Hospital arts coordinator collects, paints robots


Elaine Reed’s house is something like a museum. Paintings cover the walls, and sculptures are scattered about.

The subject of each piece of art is robots.

Reed, the arts programming coordinator with Michigan Medicine’s Gifts of Art Program, has a collection of more than 250 robot figurines. Reed has accumulated her collection over the past 40 years, her fascination with robots starting at an early age.

“As a young kid, I was just absolutely amazed by robots,” Reed said. “I would watch ‘Lost in Space’ and (see the robot on the show) and think, ‘This is so cool, I’ve got to have one.’”

A photo of Elaine Reed standing in front of a display case of her artwork.
Elaine Reed, the arts programming coordinator with Michigan Medicine’s Gifts of Art Program, stands in front of some of her artwork on display at the C.S. Mott Children’s Hospital. (Photo by Daryl Marshke, Michigan Photography)

Her collection includes colorful toys and figurines that range in height from a few inches to several feet. Among the general robot figures are notable robot characters from television shows including Rosey from “The Jetsons” and the B-9 robot from “Lost in Space.”

Although her collecting has slowed over the years, Reed said she still adds an occasional robot to her collection.

“I get them everywhere. Everything from toy stores to collectors to friends buying them for Christmas,” she said.

Growing up, Reed developed a love for drawing and painting. As her interest in robots grew, she realized she could combine the two hobbies. She started sketching and painting robots and added her detailed paintings to her growing robot collection.

Reed’s vibrant paintings fill her home office, and she has painted robot murals in the bedrooms of friends’ children. When asked why she has continued to focus her artwork on robots, Reed said the answer is simple: She simply finds robots fun and fascinating.

“I just enjoy it. It makes me happy and brings me back to childhood,” she said.

A photo showing examples of Elaine Reed's artwork.
The robots in Elaine Reed’s collection range from a few inches to several feet tall. (Photo by Daryl Marshke, Michigan Photography)

After years of painting, Reed decided to explore other mediums of art and find different ways to showcase robots.

“I started building on my love for drawing robots and understanding sculptures,” she said.

Now with dozens of robot sculptures in her home, Reed continues to find joy in discovering different ways to sculpt and craft.

Among her expanding collection is a robot clock constructed of piano keys. After finding an old piano on the side of the road, Reed said, she knew she could transform it into something fun and imaginative.

One of her sculptures — a life-sized aluminum robot — is on display at the Liberty Street Robot Supply & Repair store in downtown Ann Arbor. The store partners with 826 Michigan, a nonprofit organization that helps young students in southeast Michigan further their creative-writing skills.

Through this program, Reed has been able to share her passion for robots with children who then write about robots in an imaginative story. For instance, she sometimes tells the students to draw and create a robot with superpowers, then write a story with the robot as a super hero.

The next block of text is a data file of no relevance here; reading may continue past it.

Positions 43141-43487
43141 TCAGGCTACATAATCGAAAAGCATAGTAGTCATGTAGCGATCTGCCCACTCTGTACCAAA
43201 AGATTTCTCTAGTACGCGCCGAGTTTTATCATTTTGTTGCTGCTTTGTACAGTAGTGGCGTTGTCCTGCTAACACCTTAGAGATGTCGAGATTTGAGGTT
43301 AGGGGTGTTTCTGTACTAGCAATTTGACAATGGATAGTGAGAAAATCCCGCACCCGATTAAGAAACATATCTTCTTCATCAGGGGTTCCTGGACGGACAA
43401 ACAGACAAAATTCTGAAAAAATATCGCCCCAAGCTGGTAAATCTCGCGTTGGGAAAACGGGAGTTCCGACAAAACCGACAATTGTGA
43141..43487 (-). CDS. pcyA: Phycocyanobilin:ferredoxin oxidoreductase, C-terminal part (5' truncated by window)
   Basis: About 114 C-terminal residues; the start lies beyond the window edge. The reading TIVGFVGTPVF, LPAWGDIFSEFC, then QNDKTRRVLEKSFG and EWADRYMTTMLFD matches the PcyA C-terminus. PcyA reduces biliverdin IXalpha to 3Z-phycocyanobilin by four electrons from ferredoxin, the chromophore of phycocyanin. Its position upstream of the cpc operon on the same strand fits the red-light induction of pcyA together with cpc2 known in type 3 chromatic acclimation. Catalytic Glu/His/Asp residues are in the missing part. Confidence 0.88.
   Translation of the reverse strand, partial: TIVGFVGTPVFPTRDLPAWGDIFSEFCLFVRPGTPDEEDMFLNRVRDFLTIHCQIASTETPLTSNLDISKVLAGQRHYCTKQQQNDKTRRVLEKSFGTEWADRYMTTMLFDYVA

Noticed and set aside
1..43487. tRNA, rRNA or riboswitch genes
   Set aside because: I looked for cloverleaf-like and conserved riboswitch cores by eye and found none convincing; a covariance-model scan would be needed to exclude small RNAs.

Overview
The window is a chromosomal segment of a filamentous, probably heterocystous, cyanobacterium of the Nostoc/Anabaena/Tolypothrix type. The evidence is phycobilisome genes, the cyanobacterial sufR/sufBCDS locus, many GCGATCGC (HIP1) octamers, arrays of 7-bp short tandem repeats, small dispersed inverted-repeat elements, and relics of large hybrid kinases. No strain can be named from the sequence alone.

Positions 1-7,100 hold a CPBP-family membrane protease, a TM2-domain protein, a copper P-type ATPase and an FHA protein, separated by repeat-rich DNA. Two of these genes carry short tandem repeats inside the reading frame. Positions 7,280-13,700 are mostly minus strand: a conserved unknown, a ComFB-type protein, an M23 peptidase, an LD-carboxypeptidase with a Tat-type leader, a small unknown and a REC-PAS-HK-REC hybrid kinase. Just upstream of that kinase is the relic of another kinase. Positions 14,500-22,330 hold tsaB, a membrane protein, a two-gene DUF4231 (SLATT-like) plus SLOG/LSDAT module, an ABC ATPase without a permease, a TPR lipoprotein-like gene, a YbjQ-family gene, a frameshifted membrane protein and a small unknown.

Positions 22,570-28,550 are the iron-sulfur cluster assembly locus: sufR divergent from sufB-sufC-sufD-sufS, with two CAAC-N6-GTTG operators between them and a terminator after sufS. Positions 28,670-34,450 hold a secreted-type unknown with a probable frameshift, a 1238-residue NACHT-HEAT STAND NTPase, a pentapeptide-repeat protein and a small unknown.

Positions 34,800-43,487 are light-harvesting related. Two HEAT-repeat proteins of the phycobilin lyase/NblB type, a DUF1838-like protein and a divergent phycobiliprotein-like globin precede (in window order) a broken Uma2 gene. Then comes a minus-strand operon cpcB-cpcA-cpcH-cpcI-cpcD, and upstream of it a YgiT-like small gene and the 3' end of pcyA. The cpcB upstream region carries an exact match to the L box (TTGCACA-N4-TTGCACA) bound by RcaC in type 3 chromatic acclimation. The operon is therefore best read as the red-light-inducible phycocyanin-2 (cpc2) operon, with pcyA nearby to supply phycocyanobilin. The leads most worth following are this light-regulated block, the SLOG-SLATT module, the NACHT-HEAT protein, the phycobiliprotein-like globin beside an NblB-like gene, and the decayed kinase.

Reed has integrated her passion for robots into her work with the Gifts of Art Program, where she has served as the program coordinator for more than 15 years.

NOMINATE a spotlight
  • The weekly Spotlight features faculty and staff members at the university. To nominate a candidate, email the Record staff at [email protected].

While most hospital arts programs tend to cater to children, Reed said, the Gifts of Art Program provides adult patients with opportunities to find creative outlets to express themselves.

“There are tons of things for children to do, and understandably so, in the hospital. But when you’re 18, it’s like, ‘You’re an adult, suck it up,’ and that’s not fair,” Reed said. 

The program gives people in the hospital the opportunity to explore creative arts. The patients are given kits with supplies for different artistic avenues, like watercolor painting, drawing and creating beaded bracelets.

Drawing upon her love for robots, Reed introduced “Bot Buddies” to the program. Through “Bot Buddies,” patients can learn to draw robots on the back of dominos. Reed said she hopes the people creating art in the program can use the experience as an outlet and temporary reprieve from their medical struggles.

Thanks to a new Gifts of Art program, “The Tiny Gallery,” Reed’s robots are  now on display in the hospital. For years, Reed said, she would walk through the hallway from C.S. Mott Children’s Hospital on the way to her office in UH South and see an empty display case. She decided to coordinate with others in the Gifts of Art Program, and they turned the display case into an exhibit space to feature artwork.

The exhibits rotate throughout the year, and the current exhibit includes some of Reed’s robots. The artwork and collection will remain on display through the end of September.


Leave a comment

Commenting is closed for this article. Please read our comment guidelines for more information.